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If You Want To Innovate, Imitate.

No, really! Competitive advantage from why powered combination innovation.

16Dec

Before the patent and trademark attorneys get up in arms, let me explain. There are a rare few on this planet who come up with completely revolutionary ideas. Albert Einstein comes to mind. For folks who study the Theory of Inventive Problem Solving (TRIZ), you’ll know that only 1% of the inventions studied—they looked at more than 200,000 patent filings--fit this category and were classified as Pioneering Inventions. Another 4% were considered an invention outside a paradigm. The rest, well, they were great ideas, but not necessarily revolutionary or 'inventive'. They were, instead, smart people, employing inventive ideas that other people had come up with. But these smart people combined those great ideas and applied them in new ways.

The Foundation of Sustainable Innovation

You can brute force innovation without inspiration for a while. Smart people and businesses have shown that time and again. If there is a problem to solve, people will find ways to do it. But when you look at individuals or businesses that are continually innovating and creating competitive advantage, what’s the common thread? The answer, for me, is a simple one. Connection with Purpose. Said another way, connection with your Why, your reason for doing what you do. With that, creativity, innovation and the energy to put in the hard work to create it are natural outcomes. If you find yourself trying to innovate and don’t feel passionate about why you’re doing it, the odds are that innovation will be a lot harder to come by and you certainly will struggle to sustain it for the long-term.

If You’ve Found Your Why, There are Roadmaps, Processes, to Innovation

TRIZ tells us that there are 40 inventive solutions which have repeated themselves time and again and serve as the foundation for problem solving. After looking at more than 250 businesses, St Gallens Business School has gone so far as to define 55 identifiable business model patterns that can help define nearly every business we see today. Some might see this as depressing. It limits our ego-driven need to be an inventor. For me, I find it refreshing. There is a roadmap for catalyzing our thinking and ideas and tools to help us get there. The process is Combination Innovation.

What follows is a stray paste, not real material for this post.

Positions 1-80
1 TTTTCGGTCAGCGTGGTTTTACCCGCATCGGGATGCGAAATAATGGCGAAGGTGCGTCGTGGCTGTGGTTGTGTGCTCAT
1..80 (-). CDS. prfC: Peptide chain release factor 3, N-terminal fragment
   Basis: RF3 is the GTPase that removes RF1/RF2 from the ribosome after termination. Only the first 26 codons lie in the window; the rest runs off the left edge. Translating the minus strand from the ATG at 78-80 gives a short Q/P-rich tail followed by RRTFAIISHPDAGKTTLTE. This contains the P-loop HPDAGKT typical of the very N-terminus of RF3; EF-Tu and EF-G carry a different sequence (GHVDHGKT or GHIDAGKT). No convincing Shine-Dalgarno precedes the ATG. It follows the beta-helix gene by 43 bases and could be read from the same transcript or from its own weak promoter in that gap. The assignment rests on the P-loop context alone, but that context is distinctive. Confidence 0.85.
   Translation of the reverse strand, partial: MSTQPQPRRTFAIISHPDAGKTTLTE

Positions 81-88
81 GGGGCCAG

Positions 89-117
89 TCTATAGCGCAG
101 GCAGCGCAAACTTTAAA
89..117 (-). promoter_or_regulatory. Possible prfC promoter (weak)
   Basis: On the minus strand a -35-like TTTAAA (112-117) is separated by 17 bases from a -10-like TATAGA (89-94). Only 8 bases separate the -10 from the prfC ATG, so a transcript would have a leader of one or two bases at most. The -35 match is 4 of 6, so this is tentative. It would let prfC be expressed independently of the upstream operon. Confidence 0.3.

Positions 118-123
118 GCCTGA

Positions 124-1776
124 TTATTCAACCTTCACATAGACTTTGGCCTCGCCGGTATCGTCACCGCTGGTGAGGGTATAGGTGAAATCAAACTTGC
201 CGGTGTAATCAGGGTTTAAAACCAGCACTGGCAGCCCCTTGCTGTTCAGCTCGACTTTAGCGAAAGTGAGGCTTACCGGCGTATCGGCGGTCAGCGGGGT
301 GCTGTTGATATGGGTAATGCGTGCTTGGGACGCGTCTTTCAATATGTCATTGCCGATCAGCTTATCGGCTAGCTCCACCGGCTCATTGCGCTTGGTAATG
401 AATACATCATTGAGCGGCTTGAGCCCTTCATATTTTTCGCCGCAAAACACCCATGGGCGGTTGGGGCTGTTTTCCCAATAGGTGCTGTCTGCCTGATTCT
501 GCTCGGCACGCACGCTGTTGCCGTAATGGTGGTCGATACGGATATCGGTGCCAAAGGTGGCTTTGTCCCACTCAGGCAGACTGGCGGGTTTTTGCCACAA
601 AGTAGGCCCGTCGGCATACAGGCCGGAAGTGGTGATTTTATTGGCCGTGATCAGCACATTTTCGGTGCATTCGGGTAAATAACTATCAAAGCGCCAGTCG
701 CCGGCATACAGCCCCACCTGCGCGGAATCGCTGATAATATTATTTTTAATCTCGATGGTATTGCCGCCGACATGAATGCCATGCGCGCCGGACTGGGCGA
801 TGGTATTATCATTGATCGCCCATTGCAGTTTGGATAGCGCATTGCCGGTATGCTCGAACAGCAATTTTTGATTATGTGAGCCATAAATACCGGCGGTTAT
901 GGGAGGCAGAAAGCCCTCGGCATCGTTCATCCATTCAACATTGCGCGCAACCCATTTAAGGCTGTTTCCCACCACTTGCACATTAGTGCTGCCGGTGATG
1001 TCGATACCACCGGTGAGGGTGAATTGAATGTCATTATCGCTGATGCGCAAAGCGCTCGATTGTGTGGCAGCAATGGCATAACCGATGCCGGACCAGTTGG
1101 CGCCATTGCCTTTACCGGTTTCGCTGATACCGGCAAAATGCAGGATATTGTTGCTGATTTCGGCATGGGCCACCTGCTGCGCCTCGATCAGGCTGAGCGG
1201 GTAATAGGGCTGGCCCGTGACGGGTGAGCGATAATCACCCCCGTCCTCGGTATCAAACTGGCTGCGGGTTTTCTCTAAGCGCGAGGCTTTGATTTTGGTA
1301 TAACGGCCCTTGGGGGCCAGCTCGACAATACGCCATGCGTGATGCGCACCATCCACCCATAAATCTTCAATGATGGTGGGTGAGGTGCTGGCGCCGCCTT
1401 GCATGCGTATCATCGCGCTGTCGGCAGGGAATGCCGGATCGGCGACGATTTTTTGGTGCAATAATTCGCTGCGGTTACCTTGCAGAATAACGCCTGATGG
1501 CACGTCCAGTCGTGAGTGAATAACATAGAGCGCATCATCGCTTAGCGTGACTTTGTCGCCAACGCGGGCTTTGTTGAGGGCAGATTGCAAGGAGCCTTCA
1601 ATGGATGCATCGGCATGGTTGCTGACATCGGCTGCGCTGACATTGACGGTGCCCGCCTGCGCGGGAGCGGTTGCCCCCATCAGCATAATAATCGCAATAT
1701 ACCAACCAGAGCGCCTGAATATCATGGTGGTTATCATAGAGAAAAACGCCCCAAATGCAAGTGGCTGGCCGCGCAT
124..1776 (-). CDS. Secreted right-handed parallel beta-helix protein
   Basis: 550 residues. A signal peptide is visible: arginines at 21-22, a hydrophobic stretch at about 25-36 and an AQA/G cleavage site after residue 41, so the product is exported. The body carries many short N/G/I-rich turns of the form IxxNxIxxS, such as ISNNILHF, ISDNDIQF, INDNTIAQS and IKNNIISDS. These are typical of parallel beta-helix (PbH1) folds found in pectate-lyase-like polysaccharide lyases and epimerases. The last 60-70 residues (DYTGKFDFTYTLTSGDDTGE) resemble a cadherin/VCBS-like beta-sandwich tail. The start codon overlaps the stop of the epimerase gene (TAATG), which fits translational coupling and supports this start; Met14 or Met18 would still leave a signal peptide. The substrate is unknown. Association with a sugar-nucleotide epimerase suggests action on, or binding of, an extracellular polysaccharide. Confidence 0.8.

The Way Out, Why-Powered Combination Innovation

For those looking for solutions, they’re there if you’re committed to finding them AND you connect them to your WHY--infusing the process with the required passion to make it happen. I’ve been blown away by what Why-focused Executive teams can accomplish in a short period of time with some well-prepared external stimuli. The process, Combination Innovation, is simple. Introduce external stimuli such as business model patterns, solutions sets used to solve other challenges in other industries, emerging trends, data and ideas to imitate--to recombine. Focus on how to apply that stimuli to your business. Run them through a defined set of vetting criteria. For the winners, determine how they fit into your business model, including your Why. Repeat. Great ideas emerge and often the "solution," the innovation, is a combination of those ideas put together. For those really looking for truly out-of-the-box, introduce new voices in the room to guide the process and offer fresh perspective.

Innovation Is For Everyone and It Creates Competitive Advantage

Innovation isn't just for rocket scientists, nor is it something to be ignored. It is for anyone, 1) willing to reconnect with their Why and 2) willing to open their mind to looking at and combining things in new ways. Be bold. Be daring. Imitate to Innovate and create competitive advantage!

Brian Chossek helps awaken the Why and develop Purpose drive strategy, innovation and leadership for organizations of all types and sizes.

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